Exponential projections are often presented beyond this time period. But even 5 years from now, at 2020, the rise in CO2 levels looks dire. When the same data is plotted on a total CO2 level scale (graph on the right of the figure), an increase in CO2 level is still apparent, but the increase hardly suggests the same alarm.
As noted in my previous letter, the global temperatures over the past millennium have been mild and relatively constant compared to those of the other "heat waves" of the past 400,000 years. To put things in perspective, I have placed the last 35 years of satellite-derived global temperatures from Christy's plot on a scale with the Vostok ice core data for the past 300 years - the red data in the white box in the figure below. For further couching of the past 35 years of observed data, the mean global temperature for the last millennium and its sigma spreads [1 sigma (68% of the data), 2 sigma (95%) and 3 sigma (99.7%)] are demarcated.
Some information that can be gathered from this figure:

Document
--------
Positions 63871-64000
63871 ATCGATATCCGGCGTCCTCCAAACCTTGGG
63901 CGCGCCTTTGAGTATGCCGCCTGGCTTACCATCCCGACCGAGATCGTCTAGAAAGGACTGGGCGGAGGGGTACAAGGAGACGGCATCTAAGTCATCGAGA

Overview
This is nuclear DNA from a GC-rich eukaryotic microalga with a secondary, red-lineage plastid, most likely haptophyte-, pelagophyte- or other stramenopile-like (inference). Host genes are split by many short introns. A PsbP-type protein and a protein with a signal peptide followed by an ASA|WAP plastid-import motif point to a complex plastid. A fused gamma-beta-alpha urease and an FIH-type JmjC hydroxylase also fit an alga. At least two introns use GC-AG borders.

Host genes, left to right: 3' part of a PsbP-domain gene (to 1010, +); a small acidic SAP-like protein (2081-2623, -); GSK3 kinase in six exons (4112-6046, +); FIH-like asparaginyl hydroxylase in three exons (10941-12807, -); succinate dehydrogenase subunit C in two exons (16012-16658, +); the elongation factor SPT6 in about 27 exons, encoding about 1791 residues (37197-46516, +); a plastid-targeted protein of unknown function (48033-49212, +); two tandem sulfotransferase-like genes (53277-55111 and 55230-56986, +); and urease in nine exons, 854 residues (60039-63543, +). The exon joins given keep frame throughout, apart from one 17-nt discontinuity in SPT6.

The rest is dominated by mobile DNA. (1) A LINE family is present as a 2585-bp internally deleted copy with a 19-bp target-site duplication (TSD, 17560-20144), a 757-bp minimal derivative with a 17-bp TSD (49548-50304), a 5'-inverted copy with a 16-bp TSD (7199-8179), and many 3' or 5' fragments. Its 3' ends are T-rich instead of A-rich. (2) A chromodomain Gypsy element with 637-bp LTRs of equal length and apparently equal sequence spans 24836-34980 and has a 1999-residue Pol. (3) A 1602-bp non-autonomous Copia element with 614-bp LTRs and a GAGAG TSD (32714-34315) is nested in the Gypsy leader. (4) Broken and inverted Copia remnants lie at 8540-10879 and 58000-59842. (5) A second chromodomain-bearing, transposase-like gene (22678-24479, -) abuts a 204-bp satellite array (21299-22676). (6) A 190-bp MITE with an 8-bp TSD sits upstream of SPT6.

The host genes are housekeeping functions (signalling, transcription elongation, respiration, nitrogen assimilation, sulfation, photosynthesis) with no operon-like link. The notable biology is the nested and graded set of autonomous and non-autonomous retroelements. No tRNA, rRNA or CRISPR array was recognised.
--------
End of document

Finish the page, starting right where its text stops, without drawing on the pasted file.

• The only temperature period that has deviated by as much as 2ºC from the current level in the past 300 years was in the late 1700s and it was on the colder side!
  • The past 35-year period of global temperatures are within 1-sigma of the mean millennial value; albeit, on the warmer side.
  • The changes in the last 35 years (~0.3ºC), when compared with those encountered before the industrial revolution, are NOT out of line with what might be expected from factors notinvolving human-generated CO2.
  • Based on the thermal levels during the past millennium and the fact that planet earth is headed for colder times in its recurring 100,000-year thermal cycle, it seems quite doubtful that the global temperature will get to be 2ºC higher than it is now.
  • Human-generated CO2, as a pollutant, should be controlled as such and not because it greatly affects global temperatures, which primarily are controlled by other factors.
Climate change and droughts are VERY serious stuff for countries and regions that are adversely affected; esp, those with extensive agricultural activities.
Forces that oppose any CO2 effect to keep the global temperature constant will still be there, even if CO2 emissions are reduced.
People tend to forget that decade-long droughts are fairly common and have occurred throughout documentable history. Have a look at the US National Oceanic and Atmospheric Administration's own website entitled "North American Drought: A Paleo Perspective"( Current CO2 levels were NOT the cause of past droughts! Since Planet earth is cosmically controlled and the oceans and atmosphere are fluid, LONG-TERM CLIMATE CONDITIONS ARE NOT CONSTANT.